Megan Price, Assessment Lead, Broad Square Primary School, UK

As at any point in time, teaching and learning are community activities, so now more than ever it is important to remember that responding to the challenges before us is a team effort. Schools are a community of practitioners working together to enable children to flourish; we all have different roles to play and all are essential. The very real fear that the educational gaps will widen further needs to be addressed in practical ways (EEF, 2020). How can teachers, working together, reshape and reimagine their practice to pay close attention to those children at risk of falling behind? This article reflects on how one school approached teaching and learning on return to school, through embedding formative assessment strategies across the curriculum.

With the undeniable impact of school closures, accurately diagnosing gaps in children’s learning and identifying pupils’ lingering misconceptions is more crucial than ever. How effectively teachers embed formative assessment as a strategy to ascertain how secure learning is and identify next steps, both within the classroom and online, will govern our chances of minimising a lasting disadvantage gap. Being responsive to the pupils in front of us is critical; we need to unburden ourselves from the weight of curriculum ‘catch-up’ and the constant comparison to the counterfactual – how things could have been.

To prepare children effectively for their subsequent learning, subject leaders have identified the subject-specific knowledge and ideas that transform children’s understanding. Breaking down these ‘threshold concepts’ (Meyer and Land, 2003) into small steps through carefully sequenced planning enables subject mastery. Underpinning all these ideas is the need for teachers to be responsive, working to react to the minute-by-minute assessment information gathered, and working to consolidate and expand children’s knowledge systematically. In the meta-analysis summary by the Education Endowment Foundation (2018), teachers giving high-quality, in-the-moment feedback on learning to enable learners to improve was found to help children make up to eight months’ additional progress. Thus, as a school we have sought to hone the use of formative assessment within lessons to accelerate progress, with a particular focus on feedback and the use of ‘live marking’ (Elliot et al., 2016).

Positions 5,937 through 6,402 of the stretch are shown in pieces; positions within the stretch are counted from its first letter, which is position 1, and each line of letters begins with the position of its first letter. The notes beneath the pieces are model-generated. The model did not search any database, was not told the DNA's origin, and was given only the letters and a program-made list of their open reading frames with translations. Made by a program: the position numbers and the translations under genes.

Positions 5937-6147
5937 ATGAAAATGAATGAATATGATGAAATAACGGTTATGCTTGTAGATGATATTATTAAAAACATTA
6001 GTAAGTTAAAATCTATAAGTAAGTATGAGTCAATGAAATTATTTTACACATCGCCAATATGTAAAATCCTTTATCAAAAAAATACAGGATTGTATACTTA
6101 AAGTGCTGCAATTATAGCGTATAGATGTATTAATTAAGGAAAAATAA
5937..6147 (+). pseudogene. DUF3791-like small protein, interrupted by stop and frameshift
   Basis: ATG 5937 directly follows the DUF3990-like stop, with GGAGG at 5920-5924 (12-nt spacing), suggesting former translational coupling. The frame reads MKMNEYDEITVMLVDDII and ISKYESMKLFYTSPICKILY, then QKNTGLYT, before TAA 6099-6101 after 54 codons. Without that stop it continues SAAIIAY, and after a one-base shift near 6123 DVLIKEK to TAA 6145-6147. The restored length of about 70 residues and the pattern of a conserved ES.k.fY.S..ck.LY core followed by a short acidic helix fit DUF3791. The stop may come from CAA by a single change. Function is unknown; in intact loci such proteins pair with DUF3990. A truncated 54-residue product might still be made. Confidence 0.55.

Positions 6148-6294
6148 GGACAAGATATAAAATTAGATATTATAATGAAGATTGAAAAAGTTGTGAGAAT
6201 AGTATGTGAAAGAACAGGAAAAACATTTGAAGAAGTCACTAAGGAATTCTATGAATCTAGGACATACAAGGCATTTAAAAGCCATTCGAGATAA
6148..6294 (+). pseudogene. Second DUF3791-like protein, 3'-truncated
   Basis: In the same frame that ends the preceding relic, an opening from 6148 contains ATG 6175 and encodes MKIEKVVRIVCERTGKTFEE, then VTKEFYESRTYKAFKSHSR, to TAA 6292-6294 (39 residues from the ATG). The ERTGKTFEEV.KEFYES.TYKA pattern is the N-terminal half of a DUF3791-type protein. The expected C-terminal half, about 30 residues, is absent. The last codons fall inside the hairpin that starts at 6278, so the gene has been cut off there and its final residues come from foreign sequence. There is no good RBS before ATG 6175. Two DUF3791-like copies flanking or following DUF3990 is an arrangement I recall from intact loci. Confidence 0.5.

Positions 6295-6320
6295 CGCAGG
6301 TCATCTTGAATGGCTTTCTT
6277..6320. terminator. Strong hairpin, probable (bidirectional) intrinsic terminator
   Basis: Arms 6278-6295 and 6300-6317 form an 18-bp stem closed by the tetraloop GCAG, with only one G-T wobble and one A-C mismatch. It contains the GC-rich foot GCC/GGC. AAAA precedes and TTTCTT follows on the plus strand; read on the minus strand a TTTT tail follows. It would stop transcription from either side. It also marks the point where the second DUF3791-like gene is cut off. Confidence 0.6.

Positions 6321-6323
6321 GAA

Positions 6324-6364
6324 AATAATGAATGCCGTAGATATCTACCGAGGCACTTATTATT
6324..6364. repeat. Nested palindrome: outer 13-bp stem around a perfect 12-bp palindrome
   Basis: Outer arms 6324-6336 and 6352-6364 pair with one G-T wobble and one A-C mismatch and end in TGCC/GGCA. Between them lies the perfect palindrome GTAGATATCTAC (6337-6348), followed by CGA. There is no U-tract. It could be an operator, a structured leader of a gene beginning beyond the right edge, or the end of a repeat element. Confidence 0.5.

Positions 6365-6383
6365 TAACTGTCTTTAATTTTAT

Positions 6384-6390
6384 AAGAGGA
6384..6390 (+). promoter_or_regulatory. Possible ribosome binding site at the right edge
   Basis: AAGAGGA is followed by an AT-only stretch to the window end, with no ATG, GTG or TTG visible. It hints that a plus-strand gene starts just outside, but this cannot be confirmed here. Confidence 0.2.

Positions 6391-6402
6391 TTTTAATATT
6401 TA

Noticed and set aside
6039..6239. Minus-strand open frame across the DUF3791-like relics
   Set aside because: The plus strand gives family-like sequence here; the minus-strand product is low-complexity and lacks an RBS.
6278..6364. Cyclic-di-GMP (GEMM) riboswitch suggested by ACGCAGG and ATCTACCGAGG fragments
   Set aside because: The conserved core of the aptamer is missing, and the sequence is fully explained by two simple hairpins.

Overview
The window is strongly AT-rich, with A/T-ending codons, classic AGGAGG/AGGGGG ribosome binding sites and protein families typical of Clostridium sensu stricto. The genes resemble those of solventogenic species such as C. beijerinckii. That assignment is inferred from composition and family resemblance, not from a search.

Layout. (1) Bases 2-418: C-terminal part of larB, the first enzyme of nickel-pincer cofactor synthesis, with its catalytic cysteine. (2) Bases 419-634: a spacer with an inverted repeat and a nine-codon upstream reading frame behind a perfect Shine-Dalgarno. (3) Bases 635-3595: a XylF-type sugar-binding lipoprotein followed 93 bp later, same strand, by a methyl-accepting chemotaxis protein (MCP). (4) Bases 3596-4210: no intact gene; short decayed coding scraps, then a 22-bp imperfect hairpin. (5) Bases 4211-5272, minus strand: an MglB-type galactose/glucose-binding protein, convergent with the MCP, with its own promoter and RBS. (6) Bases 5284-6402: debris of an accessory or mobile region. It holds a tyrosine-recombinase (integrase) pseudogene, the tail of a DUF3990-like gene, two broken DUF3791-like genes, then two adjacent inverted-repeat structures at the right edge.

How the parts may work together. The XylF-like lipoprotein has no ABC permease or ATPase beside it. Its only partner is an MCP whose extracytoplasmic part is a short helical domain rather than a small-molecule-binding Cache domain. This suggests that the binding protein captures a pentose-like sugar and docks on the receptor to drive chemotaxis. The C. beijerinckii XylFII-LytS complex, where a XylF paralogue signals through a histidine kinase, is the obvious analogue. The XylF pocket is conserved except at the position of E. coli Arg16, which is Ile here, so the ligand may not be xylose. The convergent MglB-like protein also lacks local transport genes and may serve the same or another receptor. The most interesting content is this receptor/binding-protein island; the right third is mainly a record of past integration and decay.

Teachers need to have an in-depth knowledge of how to analyse current performance and the steps to improve subsequent performance (Wiliam, 2017). Identifying the key concept within a lesson enables teachers to plan questions that assess the extent of children’s understanding effectively before moving on to the next step. These ‘hinge’ points, where a teacher decides whether to progress or recap, enable responses to learners’ needs in the moment and inform subsequent planning. As we readjust to an environment shaped by COVID, these assessment skills have been vital to revisit for both early career teachers and experienced practitioners. Teacher knowledge of children’s likely misconceptions and how to gain insight into children’s conceptualisation of key ideas is vital to understanding learners’ next steps; working as a team to dive deeper into key concepts within the curriculum has never been more important.

Removing the burden of writing a lengthy comment after a lesson, in line with workload recommendations (DfE, 2018), has meant that post-lesson marking time can be redeployed to adapt the planning or resources for subsequent lessons. This strategy uses the outcomes of in-lesson diagnostic and formative assessment to inform teacher reflection; staff are empowered to plan for whole-class development priorities, raising the standard of work within the class as a whole and catering for individual needs.